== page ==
Seven years after the historic peace agreement between the Colombian government and the Revolutionary Armed Forces of Colombia (FARC), entire remote communities remain caught in an endless cycle of conflict and confinements. The Norwegian Refugee Council (NRC) strongly urges armed groups to cease confinement strategies, allowing people to regain fundamental rights and essential services.

“Imagine the distress of facing constant threats from gunmen imprisoning you in your home or village, enduring this ordeal day after day, year after year. The constraints placed on civilians’ freedom of movement clearly violate International Humanitarian Law, which all parties involved in the conflict in Colombia must respect,” said Giovanni Rizzo, NRC’s country director in Colombia.

“We urgently appeal to the Colombia government to continue to address the prolonged neglect suffered by numerous remote communities, who are unjustly deprived of fundamental rights such as accessing education, freely navigating their villages, and cultivating their crops. Additionally, we urge the international community to step up efforts to support the rising humanitarian needs in Colombia.”

Despite the peace agreement, at least 58,000 people living in remote areas remain confined by armed non-state actors and criminal groups. In some regions, conflict has escalated since FARC disarmed, as other non-state armed groups seized control over strategic areas, natural resources, and key drug smuggling routes.

The control over populations translates into dominance over territory and illicit economies. Non-state armed actors employ tactics such as threats, landmines, killings, sexual violence, armed violence, and curfews to restrict mobility in areas where the state’s presence is lacking. Indigenous and Afro-Colombian communities are some of the worst affected.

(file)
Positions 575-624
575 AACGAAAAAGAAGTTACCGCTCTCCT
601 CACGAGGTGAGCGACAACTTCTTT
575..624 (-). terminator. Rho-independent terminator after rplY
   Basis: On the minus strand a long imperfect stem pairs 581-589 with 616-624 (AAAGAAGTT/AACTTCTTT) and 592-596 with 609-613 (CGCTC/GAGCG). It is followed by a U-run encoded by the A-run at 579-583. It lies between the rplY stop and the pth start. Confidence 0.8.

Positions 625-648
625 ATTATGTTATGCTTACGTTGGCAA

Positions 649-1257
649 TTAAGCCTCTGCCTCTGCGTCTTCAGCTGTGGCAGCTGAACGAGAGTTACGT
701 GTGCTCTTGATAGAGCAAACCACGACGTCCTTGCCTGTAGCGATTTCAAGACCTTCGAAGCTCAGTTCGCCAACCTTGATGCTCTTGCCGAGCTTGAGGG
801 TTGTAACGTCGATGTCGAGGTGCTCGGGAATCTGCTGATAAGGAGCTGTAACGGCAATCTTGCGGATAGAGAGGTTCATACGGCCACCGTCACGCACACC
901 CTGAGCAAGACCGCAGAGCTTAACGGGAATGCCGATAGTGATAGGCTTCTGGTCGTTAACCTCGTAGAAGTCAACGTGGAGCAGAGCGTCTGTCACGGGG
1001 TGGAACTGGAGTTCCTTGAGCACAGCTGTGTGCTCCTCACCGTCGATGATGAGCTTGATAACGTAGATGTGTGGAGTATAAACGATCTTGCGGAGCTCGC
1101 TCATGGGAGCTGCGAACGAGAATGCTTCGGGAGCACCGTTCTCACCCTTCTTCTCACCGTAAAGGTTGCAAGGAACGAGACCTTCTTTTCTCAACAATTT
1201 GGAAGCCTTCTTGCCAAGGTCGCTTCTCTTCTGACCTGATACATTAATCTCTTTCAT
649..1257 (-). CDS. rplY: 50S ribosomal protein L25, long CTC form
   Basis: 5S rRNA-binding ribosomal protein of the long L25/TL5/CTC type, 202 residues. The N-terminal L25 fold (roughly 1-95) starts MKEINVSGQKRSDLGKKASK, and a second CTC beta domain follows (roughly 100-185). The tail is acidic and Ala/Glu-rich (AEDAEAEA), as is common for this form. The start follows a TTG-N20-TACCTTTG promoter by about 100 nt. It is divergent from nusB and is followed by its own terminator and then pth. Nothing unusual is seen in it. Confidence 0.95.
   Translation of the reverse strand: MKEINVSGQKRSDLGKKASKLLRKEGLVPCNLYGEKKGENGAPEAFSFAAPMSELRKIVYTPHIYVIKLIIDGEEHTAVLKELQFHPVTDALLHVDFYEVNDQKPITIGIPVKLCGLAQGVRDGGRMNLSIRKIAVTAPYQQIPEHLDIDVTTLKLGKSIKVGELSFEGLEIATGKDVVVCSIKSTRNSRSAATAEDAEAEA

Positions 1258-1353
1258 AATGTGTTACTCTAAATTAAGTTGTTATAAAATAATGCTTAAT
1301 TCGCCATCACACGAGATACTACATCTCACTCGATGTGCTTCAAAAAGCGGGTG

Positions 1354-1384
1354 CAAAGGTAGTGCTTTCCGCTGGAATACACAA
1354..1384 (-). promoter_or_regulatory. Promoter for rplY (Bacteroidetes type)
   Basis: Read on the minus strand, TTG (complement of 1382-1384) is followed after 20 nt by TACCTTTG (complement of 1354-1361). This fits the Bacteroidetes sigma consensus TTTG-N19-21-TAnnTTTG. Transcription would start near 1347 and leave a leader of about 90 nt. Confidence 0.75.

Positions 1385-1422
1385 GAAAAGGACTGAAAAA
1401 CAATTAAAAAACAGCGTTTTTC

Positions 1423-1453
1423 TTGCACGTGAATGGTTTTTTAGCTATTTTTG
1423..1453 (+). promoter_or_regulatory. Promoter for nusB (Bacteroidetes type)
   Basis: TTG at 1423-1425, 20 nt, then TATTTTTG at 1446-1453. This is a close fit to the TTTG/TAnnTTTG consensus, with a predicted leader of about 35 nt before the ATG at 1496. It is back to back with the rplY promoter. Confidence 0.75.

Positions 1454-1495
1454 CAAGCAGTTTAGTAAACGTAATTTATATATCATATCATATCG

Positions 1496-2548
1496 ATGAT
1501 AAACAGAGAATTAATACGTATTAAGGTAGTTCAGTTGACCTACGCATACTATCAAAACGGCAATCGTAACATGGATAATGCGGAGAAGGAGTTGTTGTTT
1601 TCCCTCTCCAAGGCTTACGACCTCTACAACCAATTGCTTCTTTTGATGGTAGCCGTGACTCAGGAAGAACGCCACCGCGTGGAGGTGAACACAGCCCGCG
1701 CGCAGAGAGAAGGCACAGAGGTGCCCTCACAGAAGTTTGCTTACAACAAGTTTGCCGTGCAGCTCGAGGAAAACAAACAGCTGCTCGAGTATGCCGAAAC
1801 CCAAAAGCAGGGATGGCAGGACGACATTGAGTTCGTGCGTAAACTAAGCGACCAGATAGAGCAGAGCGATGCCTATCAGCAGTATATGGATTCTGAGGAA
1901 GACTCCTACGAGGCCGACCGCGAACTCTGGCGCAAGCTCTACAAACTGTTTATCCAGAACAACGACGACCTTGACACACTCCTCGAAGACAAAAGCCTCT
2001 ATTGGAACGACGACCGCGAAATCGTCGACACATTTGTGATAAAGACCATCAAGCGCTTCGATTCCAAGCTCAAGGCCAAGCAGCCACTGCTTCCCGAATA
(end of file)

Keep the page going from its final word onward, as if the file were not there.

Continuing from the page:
Felipe, an indigenous man from western Colombia, describes the precarious situation in the area where he lives: “Our community is surrounded by conflict. People are afraid, they don’t go to the bush [to grow crops], they don’t go hunting, they don’t go to the river to fish. We stay in the house every day, without leaving the community. This is not the peace we expected.”

While tens of thousands remain physically confined, an alarming 537,000 individuals find themselves unable to move freely within their area due to the armed conflict, experiencing restricted access to essential services such as food, water, healthcare, and education. This situation is exacerbated by the government’s limited presence and insufficient humanitarian response in conflict-affected areas.

Notes to editors:

  • Photos and video from Colombia are available for free use here.
  • Colombia is the third most neglected crisis in the world (NRC).
  • Colombia remains in the top 5 countries with the highest number of internally displaced persons in the world (IDMC-NRC).
  • 5.8 million people live under the influence of non-state armed groups (UNOCHA).
  • Colombia now hosts the third largest number of people in need of international protection (UNHCR).
  • 58,000 people were confined in Colombia in September 2023 (UNOCHA).
  • 537,000 people were affected by mobility restrictions and access to goods, services or rights in Colombia in September 2023 (UNOCHA).

For more information or to arrange an interview, please contact:

  • NRC global media hotline:, +47 905 62 329
  • NRC Colombia Advocacy and Communication Officer, Ana Milena Ayala:, +57 3232746021
  • NRC Regional Communications Adviser, Christian Jepsen:, +254 706 248 391

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